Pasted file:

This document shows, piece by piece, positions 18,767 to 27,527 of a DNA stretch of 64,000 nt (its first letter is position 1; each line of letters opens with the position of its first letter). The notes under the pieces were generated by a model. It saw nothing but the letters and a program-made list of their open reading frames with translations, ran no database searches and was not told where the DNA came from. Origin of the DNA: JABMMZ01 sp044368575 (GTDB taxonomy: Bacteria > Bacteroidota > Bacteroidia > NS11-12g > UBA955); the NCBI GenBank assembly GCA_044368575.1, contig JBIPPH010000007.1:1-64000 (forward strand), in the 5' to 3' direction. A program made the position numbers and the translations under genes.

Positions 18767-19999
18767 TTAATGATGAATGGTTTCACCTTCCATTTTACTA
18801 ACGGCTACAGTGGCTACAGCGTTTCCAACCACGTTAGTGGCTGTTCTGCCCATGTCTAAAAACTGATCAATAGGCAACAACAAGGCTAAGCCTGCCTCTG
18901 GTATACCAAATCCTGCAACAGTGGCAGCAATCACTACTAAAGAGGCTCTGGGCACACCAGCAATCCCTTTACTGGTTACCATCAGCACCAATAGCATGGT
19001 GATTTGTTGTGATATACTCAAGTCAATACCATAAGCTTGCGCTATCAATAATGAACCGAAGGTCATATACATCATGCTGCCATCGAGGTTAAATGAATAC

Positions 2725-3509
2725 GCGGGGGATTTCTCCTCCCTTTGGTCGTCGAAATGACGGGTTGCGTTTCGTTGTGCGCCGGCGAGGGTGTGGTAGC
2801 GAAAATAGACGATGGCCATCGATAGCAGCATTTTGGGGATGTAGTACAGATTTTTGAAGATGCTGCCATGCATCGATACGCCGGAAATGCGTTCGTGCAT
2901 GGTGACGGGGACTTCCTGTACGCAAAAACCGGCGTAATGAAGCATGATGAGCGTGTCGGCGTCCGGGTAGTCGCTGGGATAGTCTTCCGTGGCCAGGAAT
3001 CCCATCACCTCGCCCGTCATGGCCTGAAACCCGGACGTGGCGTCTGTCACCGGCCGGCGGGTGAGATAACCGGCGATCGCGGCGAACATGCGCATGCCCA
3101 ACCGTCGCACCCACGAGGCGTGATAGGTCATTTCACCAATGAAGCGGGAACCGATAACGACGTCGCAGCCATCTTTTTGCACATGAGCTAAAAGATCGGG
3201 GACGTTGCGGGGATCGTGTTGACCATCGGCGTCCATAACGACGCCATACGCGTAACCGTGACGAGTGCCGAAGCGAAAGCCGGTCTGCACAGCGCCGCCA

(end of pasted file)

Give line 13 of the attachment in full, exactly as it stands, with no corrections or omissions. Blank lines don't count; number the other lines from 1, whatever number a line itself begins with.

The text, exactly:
3201 GACGTTGCGGGGATCGTGTTGACCATCGGCGTCCATAACGACGCCATACGCGTAACCGTGACGAGTGCCGAAGCGAAAGCCGGTCTGCACAGCGCCGCCA